Warning the Boston countryside of the imminent arrival of British Regulars was not a spontaneous reaction, by the patriot Paul Revere, but a well planned counteraction, with the main details worked out well in advance of the Redcoats march towards Lexington and Concord. Alerted by a Boston stable boy, who revealed that the British officers, in the late afternoon of 18 April 1775, were preparing their horses for a march; the pre-arranged lamp signal, one if by land, two if by sea,  was lit in the tall steeple of Christ Church, tipping-off the rebels that the British were going to take the shorter water route to Concord. This set off a cascading series of events that put into motion upwards to sixty patriots charging through the Boston countryside, alerting and assembling the Minuteman army, warning John Hancock and John Adams of their imminent arrest and hiding rebel assets.

The years preceding the Declaration of Independence on 4 July 1776 saw a significant percentage of self-government seeking colonists locked in a high stakes match of wills with King George III and the British, specifically, the Massachusetts headquartered, Lieutenant-General Thomas Gage, chief of British forces in America and as such the most powerful man in the colonies: General Gage, likely understanding the game being played, resisted brandishing the sword to the very end, when events spiraled out of his control forever in the spring of 1775.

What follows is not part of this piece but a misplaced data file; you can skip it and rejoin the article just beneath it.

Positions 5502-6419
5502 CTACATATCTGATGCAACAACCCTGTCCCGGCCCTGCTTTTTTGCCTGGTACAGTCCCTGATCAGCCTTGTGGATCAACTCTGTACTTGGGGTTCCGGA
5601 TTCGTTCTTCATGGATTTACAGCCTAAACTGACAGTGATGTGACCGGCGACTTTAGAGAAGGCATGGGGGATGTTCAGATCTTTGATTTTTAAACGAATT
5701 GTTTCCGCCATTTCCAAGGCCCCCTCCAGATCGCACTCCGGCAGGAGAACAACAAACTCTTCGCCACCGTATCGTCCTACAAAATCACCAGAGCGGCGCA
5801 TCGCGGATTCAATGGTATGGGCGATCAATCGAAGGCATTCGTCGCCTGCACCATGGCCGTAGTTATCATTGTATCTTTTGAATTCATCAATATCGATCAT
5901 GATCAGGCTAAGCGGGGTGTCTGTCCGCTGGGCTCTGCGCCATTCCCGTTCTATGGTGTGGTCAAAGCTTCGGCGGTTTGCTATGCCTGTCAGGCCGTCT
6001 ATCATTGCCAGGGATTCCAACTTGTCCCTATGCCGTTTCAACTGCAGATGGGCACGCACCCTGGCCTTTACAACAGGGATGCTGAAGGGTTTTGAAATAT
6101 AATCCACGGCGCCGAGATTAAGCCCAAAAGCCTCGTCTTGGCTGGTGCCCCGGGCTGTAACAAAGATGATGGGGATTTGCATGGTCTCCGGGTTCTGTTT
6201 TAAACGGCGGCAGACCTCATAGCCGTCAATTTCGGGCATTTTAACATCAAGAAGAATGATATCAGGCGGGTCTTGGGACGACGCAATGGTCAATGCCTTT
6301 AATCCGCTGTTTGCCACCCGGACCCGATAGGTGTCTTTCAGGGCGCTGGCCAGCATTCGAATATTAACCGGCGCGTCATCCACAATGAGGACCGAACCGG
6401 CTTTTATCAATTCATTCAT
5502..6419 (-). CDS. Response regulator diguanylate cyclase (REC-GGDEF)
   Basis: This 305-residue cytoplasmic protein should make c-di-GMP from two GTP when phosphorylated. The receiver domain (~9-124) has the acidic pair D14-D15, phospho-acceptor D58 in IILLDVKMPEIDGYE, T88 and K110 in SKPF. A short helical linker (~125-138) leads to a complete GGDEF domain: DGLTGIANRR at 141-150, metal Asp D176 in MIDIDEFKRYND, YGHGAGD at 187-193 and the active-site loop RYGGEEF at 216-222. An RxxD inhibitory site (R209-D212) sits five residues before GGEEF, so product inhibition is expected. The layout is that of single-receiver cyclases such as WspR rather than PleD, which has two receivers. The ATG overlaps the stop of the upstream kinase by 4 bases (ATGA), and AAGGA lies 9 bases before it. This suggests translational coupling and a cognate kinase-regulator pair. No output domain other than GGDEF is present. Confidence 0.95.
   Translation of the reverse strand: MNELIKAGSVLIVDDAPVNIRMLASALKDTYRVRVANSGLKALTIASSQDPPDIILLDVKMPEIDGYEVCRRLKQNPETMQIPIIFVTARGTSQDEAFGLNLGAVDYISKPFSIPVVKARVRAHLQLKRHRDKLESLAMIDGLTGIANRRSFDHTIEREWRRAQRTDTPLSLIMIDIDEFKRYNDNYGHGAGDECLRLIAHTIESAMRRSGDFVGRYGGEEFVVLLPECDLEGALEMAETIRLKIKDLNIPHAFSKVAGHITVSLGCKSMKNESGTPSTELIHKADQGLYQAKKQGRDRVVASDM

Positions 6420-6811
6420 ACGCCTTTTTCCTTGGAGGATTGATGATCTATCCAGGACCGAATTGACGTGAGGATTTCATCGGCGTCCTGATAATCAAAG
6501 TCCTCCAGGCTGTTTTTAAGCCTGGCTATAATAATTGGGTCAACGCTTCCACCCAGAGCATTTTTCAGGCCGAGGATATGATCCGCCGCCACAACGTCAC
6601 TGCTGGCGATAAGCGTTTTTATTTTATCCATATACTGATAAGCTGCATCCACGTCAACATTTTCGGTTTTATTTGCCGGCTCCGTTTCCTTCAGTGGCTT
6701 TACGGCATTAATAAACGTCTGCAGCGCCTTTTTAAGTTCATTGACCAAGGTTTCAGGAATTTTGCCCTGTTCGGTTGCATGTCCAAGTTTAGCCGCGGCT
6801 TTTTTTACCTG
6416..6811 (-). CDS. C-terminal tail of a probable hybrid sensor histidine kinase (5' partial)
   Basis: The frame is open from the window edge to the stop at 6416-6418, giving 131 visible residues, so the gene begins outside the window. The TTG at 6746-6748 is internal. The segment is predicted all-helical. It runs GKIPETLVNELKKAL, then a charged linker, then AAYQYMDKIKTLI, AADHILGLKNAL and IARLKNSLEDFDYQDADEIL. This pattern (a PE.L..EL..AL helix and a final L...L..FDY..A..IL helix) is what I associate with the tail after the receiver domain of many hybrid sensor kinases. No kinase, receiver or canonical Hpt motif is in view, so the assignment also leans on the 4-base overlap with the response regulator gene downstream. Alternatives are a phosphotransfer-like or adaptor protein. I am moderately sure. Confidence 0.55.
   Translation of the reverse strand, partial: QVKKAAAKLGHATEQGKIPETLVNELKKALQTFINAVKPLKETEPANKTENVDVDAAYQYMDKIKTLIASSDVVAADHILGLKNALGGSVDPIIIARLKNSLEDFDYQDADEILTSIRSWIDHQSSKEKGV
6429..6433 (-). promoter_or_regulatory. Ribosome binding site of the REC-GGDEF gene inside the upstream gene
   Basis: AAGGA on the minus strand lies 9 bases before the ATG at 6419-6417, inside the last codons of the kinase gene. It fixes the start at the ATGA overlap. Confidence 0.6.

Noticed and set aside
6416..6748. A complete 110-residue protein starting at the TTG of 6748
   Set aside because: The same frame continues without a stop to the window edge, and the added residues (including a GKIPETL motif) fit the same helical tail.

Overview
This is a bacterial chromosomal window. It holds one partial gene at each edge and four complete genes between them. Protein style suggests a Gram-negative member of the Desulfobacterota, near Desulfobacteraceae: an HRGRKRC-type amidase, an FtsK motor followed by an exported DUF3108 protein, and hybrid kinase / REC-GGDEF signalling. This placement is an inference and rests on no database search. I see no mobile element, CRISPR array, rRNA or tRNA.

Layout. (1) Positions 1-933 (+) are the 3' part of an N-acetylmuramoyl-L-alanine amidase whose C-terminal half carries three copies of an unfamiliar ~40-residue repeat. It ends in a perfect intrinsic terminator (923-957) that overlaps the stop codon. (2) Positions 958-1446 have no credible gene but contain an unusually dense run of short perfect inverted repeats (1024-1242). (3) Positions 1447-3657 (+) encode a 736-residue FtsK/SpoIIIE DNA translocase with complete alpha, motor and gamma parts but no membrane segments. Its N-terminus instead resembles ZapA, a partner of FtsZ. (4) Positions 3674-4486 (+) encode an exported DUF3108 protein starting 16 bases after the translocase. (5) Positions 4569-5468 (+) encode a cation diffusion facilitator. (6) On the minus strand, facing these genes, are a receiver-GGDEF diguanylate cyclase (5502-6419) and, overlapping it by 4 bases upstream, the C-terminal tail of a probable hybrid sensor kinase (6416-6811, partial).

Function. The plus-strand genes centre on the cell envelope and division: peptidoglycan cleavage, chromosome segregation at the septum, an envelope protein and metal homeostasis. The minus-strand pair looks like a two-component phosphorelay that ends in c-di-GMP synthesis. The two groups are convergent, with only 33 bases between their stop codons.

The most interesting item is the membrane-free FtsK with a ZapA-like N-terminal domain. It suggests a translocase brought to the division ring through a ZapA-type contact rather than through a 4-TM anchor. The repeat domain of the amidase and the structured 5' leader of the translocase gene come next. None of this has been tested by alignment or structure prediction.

The independence minded colonists, the Whigs, mainly operating from the greater Boston area, resisting the British rule at every turn, prodding them to be the first to use excessive violence against the colonists, to draw enough blood and take sufficient lives that it would light the fuse of war.  The Boston Massacre of 5 March 1970 almost lit that fuse, but the Whigs were not ready for war, they lacked organization, men, materials and most important of all, a plurality of support from the population.  John Hancock, Sam Adams and Paul Revere tamped down the populace’s anger after this event, dampened the fuse of war to await a more felicitous time and place: Concord and Lexington, 19 April 1775.